Did You Know That…..
There are over 8,000 varieties of these hardy perennial plants? Their heritage can be traced to Japan, China and Korea.
Hostas can be grown in all areas of the U.S., except the tropical zones.
Hostas can be large, growing anywhere from 2 feet to 5 feet. But there are also small and mini-size hostas that can be planted in over-sized coffee cups.
These plants love plenty of water, good drainage and well-built soil.
The leaves come in shades of green, gold and blue; some are with splashes of cream or white. And the leaves can also be twisted, ruffled, twisted, cupped, striped and more.
Wonderful-looking spikes of white to purple blooms are a bonus from a plant that’s known for its leaves and often variegated foliage. After the summer bloom, snip off the stalks.
Already got a potted hosta? Or several of them? (Lucky you!) Plant it in the ground in fall before the first freeze.
Putting a pine-needle mulch around hostas will stop slugs from bothering it (bear in mind that deer love hosta plants too) and will make the plant look nice.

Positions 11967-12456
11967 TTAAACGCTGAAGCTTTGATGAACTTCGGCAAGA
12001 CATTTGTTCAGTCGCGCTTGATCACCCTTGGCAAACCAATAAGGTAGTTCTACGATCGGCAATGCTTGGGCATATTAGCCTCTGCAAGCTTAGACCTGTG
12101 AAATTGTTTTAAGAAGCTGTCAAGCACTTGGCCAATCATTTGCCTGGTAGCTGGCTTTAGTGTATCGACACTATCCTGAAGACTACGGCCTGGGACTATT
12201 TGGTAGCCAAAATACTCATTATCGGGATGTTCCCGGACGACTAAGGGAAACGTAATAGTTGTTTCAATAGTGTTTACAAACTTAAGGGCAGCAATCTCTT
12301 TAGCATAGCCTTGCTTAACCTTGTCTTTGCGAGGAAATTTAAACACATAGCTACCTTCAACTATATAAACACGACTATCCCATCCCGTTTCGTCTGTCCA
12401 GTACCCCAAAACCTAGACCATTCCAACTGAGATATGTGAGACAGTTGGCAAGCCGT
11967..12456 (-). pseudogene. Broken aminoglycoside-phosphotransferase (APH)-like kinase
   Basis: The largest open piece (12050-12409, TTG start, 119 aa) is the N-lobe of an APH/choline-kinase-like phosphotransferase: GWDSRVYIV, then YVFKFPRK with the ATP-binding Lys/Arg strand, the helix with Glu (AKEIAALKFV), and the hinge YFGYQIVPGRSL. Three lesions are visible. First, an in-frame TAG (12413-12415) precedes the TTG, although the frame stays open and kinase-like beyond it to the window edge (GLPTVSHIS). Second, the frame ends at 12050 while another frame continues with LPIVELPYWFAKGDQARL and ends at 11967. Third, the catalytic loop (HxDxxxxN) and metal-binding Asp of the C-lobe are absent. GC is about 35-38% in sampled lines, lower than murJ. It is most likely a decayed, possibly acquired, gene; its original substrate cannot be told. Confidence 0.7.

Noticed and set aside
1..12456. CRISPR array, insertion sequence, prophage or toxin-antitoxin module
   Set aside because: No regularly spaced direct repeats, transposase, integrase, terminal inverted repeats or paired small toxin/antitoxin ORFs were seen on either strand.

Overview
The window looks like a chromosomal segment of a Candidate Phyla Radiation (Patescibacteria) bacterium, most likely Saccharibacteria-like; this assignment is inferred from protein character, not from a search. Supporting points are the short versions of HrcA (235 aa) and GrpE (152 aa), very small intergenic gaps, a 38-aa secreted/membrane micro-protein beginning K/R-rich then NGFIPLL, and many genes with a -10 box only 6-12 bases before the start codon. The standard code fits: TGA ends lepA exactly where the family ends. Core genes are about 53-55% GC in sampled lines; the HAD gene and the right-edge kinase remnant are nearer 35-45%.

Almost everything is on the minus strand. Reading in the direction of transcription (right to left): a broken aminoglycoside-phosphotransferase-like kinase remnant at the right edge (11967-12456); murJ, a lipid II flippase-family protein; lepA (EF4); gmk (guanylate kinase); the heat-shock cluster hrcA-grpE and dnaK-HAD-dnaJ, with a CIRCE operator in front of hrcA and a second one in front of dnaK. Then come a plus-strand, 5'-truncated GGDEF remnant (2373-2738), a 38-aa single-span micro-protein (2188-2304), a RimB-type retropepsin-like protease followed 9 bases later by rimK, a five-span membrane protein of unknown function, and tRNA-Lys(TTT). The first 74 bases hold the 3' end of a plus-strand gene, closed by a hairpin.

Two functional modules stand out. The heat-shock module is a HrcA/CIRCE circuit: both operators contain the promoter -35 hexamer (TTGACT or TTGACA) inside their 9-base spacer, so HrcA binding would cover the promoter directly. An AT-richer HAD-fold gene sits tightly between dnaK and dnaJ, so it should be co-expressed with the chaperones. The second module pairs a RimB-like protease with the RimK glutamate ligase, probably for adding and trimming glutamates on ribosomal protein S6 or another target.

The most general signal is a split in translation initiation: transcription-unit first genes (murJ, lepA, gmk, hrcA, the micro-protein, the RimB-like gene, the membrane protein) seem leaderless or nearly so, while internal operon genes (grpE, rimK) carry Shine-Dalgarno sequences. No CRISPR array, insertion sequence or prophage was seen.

Hostas can be combined with other hostas or with ferns and azaleas.
All hostas will bloom, but here are two hybrids that will totally immerse your home (or garden) and senses with fabulous, intense fragrance during the late summer season:
Honeybells-This 22-inch-tall hybrid can take full sun (most light-color hostas can not). The blooms are lavender.
Fragrant Bouquet-The white blooms of this plant are enticingly set off by light green leaves with pale yellow margins. These plants grow 20 inches tall.
A Few Varieties
Fire Island-The leaves are a luminous yellow-green on a vivid red stem. This type grows from 10-14 inches tall.
Love Pat (no kidding; this is the actual name!) has large, lovely blue-green leaves that are puckered and cupped. ‘Pat’ grows to 14 inches tall.
First Frost’s leaves come out with gold margins that turn white. This plant reaches a height of 16 inches.
Hadspen Blue has distinct heart-shaped foliage, that grows in clumps of blue-green. Hadspen Blue grows 14 inches tall.
For more hosta info, go to www.go.osu.edu/hostas.
Sources: “Choose hostas” by Hugh Earnhart, OSU Extension Master Gardener Volunteer-The Vindicator, Aug. 15, 2013 and “Made for the Shade” by Marty Ross–Better Homes and Gardens, Aug. 2012